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Publication numberUS4112462 A
Publication typeGrant
Application numberUS 05/745,004
Publication dateSep 5, 1978
Filing dateNov 26, 1976
Priority dateNov 26, 1976
Publication number05745004, 745004, US 4112462 A, US 4112462A, US-A-4112462, US4112462 A, US4112462A
InventorsRichard A. Mecklenborg
Original AssigneeThe Singer Company
Export CitationBiBTeX, EndNote, RefMan
External Links: USPTO, USPTO Assignment, Espacenet
Infinity image display having increased vertical field of view
US 4112462 A
Abstract
The vertical field of view of a standard spherical mirror-beamsplitter infinity image display is increased by skewing the display with respect to an observer. The display is skewed so that the center of curvature of the display mirror is shifted laterally and rearwardly relative to the observer's eyepoint. To maintain the displayed image in proper alignment, the input image to the display is also displaced.
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Claims(23)
What I claim is:
1. A method for increasing the field of view of a displayed image provided by an image source-spherical mirror-beamsplitter display to an observer whose eyepoint is normally located near the center of curvature of said mirror, said display being operable to transform an input image from the image source into a displayed image that appears to be at infinity to said observer, comprising the steps of:
shifting the mirror's center of curvature laterally and rearwardly with respect to the observer's eyepoint; and
displacing the input image to correct any heading error of the displayed image produced by the shifting step.
2. The method of claim 1 wherein said shifting step comprises skewing the display with respect to a forward line of sight from the observer's eyepoint so that the center of curvature of the mirror is located at a point laterally offset from said line of sight and rearwardly of the observer's eyepoint.
3. The method of claim 2 wherein said displacing step comprises displacing the input image to align a forward point of the displayed image with the forward line of sight from the observer's eyepoint.
4. The method of claim 3 wherein said displacing step comprises rotating the input image through an angle equal to the angle through which the display is skewed.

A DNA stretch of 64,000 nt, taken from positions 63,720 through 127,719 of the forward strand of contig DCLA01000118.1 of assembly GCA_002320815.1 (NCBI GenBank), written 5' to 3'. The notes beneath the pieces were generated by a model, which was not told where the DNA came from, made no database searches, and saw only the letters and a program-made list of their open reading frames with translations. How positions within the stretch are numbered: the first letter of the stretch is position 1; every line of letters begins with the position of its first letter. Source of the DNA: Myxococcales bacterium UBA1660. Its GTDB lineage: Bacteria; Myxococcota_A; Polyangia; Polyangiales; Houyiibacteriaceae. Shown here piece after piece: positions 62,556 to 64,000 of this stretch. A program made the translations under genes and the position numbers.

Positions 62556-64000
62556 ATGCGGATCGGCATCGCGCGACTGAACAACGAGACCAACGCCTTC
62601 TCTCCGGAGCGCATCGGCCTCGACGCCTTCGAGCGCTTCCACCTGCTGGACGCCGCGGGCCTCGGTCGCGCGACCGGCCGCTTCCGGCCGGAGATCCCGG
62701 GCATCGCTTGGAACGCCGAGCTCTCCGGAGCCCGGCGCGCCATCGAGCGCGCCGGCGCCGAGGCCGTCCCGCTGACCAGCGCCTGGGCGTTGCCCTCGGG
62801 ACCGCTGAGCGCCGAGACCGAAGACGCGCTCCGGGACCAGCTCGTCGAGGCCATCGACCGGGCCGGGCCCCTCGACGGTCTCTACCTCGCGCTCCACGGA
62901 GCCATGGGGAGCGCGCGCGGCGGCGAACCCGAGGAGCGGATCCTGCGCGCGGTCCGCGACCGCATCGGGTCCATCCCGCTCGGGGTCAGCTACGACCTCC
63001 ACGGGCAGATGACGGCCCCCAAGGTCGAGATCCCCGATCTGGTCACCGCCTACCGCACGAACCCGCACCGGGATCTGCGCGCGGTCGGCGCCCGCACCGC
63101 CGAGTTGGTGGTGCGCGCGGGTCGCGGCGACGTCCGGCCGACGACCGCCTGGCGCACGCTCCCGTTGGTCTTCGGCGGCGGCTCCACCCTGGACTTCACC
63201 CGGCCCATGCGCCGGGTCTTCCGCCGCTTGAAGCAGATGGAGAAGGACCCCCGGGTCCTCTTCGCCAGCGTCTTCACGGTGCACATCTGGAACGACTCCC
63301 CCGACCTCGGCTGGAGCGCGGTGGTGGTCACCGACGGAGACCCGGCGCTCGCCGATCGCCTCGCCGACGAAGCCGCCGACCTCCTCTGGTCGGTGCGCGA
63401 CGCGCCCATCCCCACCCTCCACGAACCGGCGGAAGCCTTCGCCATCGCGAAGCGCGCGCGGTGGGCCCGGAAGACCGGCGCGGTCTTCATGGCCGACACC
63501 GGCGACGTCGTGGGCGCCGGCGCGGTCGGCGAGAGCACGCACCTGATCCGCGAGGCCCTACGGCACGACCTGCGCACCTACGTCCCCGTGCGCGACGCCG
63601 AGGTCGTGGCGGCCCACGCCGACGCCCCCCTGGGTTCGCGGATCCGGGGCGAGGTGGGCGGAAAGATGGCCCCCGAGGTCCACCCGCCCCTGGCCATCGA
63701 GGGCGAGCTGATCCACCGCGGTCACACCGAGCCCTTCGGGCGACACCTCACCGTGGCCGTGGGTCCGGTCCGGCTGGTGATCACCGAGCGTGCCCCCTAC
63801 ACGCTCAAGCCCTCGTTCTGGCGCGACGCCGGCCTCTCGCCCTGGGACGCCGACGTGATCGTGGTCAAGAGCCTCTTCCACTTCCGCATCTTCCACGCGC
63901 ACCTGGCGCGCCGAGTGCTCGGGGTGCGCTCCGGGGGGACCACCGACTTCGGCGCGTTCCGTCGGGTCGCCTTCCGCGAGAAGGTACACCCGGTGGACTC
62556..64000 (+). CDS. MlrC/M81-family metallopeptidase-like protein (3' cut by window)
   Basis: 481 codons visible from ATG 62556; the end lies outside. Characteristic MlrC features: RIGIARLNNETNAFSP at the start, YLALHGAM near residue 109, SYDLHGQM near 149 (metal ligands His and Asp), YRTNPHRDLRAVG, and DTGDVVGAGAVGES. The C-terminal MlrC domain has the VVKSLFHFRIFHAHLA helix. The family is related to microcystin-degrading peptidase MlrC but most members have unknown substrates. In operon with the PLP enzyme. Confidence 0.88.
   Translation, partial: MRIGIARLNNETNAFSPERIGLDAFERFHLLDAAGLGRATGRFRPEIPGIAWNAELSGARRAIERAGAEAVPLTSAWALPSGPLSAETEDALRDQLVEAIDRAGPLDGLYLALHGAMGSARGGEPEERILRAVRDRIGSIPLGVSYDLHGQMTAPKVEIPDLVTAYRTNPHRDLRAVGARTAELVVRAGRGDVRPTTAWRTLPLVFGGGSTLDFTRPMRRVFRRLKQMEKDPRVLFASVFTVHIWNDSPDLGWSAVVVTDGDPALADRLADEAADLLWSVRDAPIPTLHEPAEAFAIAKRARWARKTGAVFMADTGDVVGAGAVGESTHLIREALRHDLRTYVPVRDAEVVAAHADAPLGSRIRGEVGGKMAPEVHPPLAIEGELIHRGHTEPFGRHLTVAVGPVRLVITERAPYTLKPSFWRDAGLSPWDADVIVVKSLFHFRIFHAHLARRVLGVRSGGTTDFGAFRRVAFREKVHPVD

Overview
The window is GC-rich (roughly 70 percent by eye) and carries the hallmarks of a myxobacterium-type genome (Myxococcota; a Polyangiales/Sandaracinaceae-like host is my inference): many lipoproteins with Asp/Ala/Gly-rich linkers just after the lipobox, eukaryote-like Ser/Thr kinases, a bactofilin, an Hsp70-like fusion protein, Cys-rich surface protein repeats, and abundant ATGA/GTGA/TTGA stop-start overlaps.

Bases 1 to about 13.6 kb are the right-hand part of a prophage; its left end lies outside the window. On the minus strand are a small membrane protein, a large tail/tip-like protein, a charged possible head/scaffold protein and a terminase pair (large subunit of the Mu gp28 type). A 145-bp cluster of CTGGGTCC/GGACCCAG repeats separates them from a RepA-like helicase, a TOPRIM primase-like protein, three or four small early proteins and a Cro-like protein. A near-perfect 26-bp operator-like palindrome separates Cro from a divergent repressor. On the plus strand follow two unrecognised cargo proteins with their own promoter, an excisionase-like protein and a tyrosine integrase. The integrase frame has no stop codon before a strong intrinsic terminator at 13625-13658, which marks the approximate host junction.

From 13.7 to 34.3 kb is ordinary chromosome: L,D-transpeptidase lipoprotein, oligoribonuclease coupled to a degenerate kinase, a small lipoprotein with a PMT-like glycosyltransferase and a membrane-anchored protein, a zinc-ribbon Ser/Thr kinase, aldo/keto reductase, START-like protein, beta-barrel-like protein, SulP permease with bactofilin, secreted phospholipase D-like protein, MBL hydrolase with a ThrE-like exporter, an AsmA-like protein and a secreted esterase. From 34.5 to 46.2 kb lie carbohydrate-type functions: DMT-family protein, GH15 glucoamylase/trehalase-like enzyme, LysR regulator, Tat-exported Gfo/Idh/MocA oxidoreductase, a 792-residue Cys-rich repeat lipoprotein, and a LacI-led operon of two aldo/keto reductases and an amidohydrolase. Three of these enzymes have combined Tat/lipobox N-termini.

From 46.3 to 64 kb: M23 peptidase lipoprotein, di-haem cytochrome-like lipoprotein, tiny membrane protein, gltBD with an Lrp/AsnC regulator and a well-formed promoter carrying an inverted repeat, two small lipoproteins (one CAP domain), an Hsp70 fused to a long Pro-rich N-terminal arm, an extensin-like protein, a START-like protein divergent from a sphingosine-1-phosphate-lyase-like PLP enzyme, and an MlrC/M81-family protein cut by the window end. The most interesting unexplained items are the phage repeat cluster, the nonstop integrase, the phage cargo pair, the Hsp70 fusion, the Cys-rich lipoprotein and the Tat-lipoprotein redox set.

5. The method of claim 4 wherein said input image is rotated electronically.
6. The method of claim 4 wherein said input image is rotated by physically rotating the image source.
7. The method of claim 4 wherein said input image is rotated optically.
8. The method of claim 4 further including the step of interposing a circular polarizer between the beamsplitter and the observer to reduce ghost images.
9. The method of claim 4 further including the step of increasing the reflectivity of the beam splitter to reduce ghost images.
10. A method for increasing the outboard downfield of view of an infinity image provided by a CRT-spherical mirror-beamsplitter display to a trainee in a flight simulator, said display normally being positioned so that its optical axis coincides with the forward line of sight from the trainee's eyepoint, comprising the steps of:
rotating the display about an inboard vertical edge of the mirror to bring the outboard edge of the display closer to the trainee; and
rotating the CRT about an axis which is parallel to the optical axis of the rotated display and intersects a reflected center of curvature of the mirror, to locate a forward point of said infinity image in a position where it appears to be directly in front of said trainee.
11. The method of claim 10 wherein the display and CRT are rotated through equal angles.
12. In an infinity image display system having a display including, in optical sequence, first means for supplying an input image, second means for partially reflecting and partially transmitting incident light, and third curved reflective means for collimating said image and reflecting it back, as an infinity image, via said second means, to an observer, the improvement comprising:
fourth means for supporting said display in a skewed position with respect to a forward line of sight from the observer's eyepoint such that the center of curvature of said curved reflective means is located in back of the observer's eyepoint and laterally offset from said forward line of sight; and
fifth means for orienting the input image to align a forward point of the infinity image with said forward line of sight, whereby the field of view of the infinity image is increased.
13. The improved display of claim 12 wherein said display has an optical axis extending between the vertex and center of curvature of said spherical mirror, said first means comprises a CRT, and said fifth means comprises means for supporting said CRT such that its neck extends along an axis oriented, relative to a vertical axis, at an angle equal to the angle formed between the optical axis of the skewed display and the forward line of sight from the observer's eyepoint.